Articles Posted in Burn Injuries

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A trackhoe operated by an outside contractor punctured a portion of the Colonial Pipeline in Shelby, Alabama, causing a massive fuel-fed explosion, killing one and sending six to the hospital. The trackhoe was apparently excavating over the pipeline during repair work related to a previous leak which occurred two months ago.

The Colonial Pipeline Explosion has caused fuel shortages up and down the east coast, and caused gas prices to rise. Atlanta based Colonial Pipeline has been cited twice by federal investigators since September by the Pipeline and Hazardous Materials Safety Administration. Pipeline safety remains a serious problem, as shown by the recent Alabama pipeline explosion .

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Two people–a father and a son—were injured last week in a tragic gas can explosion. Heath Grayley and his 5 year old son Kyler were severely injured when a gas can exploded. According to published reports, neighbors heard a loud “boom” which sounded like a bomb.

Gas can explosions are entirely preventable through the use of a flame arrester. Flame arresting technology has been around for centuries.

Jonah Flynn is a gas can explosion lawyer who has collected millions on behalf of gas can explosion victims.

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A workplace accident at Zodiac Cabin & Structure Support in Newport, Washington in July of 2015 has led to a massive 1.3M fine. Seventeen Workers were injured in the flammable vapors explosion at the aerospace plant after a defective curing oven (which should not have been in service) exploded.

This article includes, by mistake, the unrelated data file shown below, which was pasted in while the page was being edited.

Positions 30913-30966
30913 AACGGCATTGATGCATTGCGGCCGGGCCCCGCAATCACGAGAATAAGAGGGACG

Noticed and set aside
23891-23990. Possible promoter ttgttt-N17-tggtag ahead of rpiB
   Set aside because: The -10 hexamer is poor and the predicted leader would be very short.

Washington’s Department of Labor and Industries issued 17 willful violations and 18 serious violations for Zodiac’s failure to require safety interlocks and safeguards to ensure curing ovens were used safely.

In Washington, employers may be liable in tort for injuries to their employees if the employer is found guilty of intentional negligence. In Birklid v. Boeing, “intentional injuries” were broadened to include injuries where the employer had actual knowledge that an injury was certain to occur and willfully disregarded that knowledge. Employees may, under certain circumstances, bring a civil action against their employer in Washington. Such an action could be an option to the Zodiac workers involved in the July 2015 explosion.

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OSHA has fined four companies related to the Omega Protein explosion in Moss Point, Mississippi last year. According to news reports, Accu-Fab & Construction, Omega Protein, JP Williams Machine and Fabrication, and Global Employment were all fined, with fines totaling $187,620.